Alternate Assessments Based on Alternate Achievement Standards: Principals' Perceptions.

  • Towles-reeves E
  • Kleinert H
  • Anderman L
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To improve teaching and assessment for students with the most significant cognitive disabilities and to truly ensure that state accountability systems address the performance of these students, a better understanding of the instructional effects of accountability systems as perceived by school leaders (i.e., principals) is critically important. This study was designed to examine two exploratory research questions related to principals' perceptions of the alternate assessment based on alternate achievement standards (AA-AAS) in two states; specifically, (a) What were principals' overall perceptions of the influence of the AA-AAS on teachers' daily instruction; and (b) Were there meaningful differences in perceptions between principals from State 1 and State 2? Findings across the two states were similar and, overall, the principals' perceptions of the AA-AAS in their respective states were positive. Future research considerations and implications for practitioners are discussed. [ABSTRACT FROM AUTHOR]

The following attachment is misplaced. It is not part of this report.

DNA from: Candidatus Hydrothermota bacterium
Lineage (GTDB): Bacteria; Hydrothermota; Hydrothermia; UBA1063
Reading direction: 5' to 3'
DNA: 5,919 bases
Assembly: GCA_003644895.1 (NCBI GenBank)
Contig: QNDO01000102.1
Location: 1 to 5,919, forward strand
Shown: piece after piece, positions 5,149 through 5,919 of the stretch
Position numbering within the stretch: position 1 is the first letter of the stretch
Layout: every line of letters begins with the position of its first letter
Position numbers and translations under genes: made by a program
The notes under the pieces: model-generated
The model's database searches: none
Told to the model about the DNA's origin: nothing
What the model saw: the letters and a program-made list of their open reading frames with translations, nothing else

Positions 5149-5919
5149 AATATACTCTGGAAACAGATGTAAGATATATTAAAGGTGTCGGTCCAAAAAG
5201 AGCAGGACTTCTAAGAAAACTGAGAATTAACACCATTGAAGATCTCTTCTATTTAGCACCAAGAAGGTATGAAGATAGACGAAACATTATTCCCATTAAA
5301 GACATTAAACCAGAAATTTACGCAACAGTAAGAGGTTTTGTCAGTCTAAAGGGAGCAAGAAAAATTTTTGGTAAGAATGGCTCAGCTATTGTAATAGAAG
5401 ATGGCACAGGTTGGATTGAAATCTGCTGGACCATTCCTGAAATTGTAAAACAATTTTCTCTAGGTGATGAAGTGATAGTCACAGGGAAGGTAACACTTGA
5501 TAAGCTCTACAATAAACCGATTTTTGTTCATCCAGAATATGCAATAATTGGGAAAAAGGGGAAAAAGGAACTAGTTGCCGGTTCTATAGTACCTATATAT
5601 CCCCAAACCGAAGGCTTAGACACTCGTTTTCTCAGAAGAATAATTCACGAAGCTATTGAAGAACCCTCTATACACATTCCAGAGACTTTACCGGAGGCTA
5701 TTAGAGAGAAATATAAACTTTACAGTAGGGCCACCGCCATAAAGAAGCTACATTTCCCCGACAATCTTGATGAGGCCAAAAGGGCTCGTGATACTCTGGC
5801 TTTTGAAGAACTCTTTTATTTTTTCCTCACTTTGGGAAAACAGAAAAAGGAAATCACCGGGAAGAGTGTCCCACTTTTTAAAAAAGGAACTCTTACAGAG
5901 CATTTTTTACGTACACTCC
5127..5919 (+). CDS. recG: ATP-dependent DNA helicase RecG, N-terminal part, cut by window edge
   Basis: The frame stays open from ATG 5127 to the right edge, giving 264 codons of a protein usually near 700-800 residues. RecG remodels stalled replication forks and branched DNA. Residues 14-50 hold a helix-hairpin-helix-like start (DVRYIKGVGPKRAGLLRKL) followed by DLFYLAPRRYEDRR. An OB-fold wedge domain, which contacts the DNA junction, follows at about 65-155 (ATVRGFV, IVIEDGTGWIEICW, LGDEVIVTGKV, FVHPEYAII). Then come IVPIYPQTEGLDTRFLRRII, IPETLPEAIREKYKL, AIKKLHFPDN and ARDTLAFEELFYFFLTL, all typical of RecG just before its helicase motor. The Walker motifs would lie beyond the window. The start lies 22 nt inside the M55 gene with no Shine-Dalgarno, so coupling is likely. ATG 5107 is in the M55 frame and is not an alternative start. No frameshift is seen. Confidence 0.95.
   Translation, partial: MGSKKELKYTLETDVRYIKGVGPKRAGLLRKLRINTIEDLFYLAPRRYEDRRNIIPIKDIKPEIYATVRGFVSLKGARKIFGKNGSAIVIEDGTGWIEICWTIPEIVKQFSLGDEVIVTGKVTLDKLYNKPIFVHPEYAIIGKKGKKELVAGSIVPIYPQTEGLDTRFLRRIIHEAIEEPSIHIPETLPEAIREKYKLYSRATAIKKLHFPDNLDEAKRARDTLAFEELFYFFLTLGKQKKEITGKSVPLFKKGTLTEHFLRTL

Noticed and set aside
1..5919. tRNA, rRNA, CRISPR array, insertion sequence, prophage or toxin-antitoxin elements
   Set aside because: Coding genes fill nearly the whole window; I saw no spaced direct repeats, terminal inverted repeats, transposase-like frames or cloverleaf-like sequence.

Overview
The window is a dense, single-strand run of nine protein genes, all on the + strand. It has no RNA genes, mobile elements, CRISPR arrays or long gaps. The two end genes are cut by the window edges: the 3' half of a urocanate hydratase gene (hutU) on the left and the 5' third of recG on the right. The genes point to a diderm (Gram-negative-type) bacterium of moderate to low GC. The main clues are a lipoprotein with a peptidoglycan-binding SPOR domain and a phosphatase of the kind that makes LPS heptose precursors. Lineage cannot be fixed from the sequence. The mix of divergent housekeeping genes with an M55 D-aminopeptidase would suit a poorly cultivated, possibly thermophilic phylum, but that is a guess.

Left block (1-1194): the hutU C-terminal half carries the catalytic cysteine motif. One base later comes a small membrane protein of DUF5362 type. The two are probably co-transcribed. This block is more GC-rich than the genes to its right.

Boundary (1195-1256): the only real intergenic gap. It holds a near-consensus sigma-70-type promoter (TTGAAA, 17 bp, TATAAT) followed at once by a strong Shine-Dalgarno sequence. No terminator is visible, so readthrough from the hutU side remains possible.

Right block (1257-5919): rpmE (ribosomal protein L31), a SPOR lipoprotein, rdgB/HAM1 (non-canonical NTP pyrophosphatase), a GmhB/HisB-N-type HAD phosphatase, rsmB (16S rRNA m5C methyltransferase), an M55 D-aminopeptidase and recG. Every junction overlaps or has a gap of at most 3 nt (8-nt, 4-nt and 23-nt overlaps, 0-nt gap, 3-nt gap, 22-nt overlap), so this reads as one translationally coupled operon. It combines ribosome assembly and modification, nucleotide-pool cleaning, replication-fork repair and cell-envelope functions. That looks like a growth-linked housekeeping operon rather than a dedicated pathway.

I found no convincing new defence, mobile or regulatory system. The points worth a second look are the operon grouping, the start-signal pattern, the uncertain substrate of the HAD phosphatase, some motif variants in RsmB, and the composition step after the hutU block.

Author-supplied keywords

  • Alternate assessment
  • COGNITIVE ability
  • EDUCATIONAL accountability
  • FEDERAL legislation
  • PEOPLE with disabilities
  • low-incidence disabilities
  • principals

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  • Elizabeth Towles-reeves

  • Harold Kleinert

  • Lynley Anderman

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